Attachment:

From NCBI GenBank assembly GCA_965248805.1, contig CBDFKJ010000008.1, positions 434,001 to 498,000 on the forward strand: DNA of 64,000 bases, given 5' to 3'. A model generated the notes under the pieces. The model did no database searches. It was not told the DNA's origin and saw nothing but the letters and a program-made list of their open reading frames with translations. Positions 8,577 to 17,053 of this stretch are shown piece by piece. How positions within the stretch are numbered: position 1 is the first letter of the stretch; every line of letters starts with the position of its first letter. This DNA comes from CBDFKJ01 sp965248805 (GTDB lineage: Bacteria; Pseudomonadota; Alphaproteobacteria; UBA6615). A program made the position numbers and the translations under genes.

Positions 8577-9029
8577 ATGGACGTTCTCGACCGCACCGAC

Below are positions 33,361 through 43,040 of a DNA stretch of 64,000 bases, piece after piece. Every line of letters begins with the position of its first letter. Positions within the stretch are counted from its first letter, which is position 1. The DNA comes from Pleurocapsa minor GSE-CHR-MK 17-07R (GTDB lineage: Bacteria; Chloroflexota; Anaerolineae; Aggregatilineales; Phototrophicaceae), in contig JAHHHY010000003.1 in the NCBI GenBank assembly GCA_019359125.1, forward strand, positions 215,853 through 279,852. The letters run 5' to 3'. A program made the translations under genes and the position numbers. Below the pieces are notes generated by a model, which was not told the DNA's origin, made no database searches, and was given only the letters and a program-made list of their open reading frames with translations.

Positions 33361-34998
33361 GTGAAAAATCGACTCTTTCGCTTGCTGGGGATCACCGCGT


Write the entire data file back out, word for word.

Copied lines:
From NCBI GenBank assembly GCA_965248805.1, contig CBDFKJ010000008.1, positions 434,001 to 498,000 on the forward strand: DNA of 64,000 bases, given 5' to 3'. A model generated the notes under the pieces. The model did no database searches. It was not told the DNA's origin and saw nothing but the letters and a program-made list of their open reading frames with translations. Positions 8,577 to 17,053 of this stretch are shown piece by piece. How positions within the stretch are numbered: position 1 is the first letter of the stretch; every line of letters starts with the position of its first letter. This DNA comes from CBDFKJ01 sp965248805 (GTDB lineage: Bacteria; Pseudomonadota; Alphaproteobacteria; UBA6615). A program made the position numbers and the translations under genes.

Positions 8577-9029
8577 ATGGACGTTCTCGACCGCACCGAC

Below are positions 33,361 through 43,040 of a DNA stretch of 64,000 bases, piece after piece. Every line of letters begins with the position of its first letter. Positions within the stretch are counted from its first letter, which is position 1. The DNA comes from Pleurocapsa minor GSE-CHR-MK 17-07R (GTDB lineage: Bacteria; Chloroflexota; Anaerolineae; Aggregatilineales; Phototrophicaceae), in contig JAHHHY010000003.1 in the NCBI GenBank assembly GCA_019359125.1, forward strand, positions 215,853 through 279,852. The letters run 5' to 3'. A program made the translations under genes and the position numbers. Below the pieces are notes generated by a model, which was not told the DNA's origin, made no database searches, and was given only the letters and a program-made list of their open reading frames with translations.

Positions 33361-34998
33361 GTGAAAAATCGACTCTTTCGCTTGCTGGGGATCACCGCGT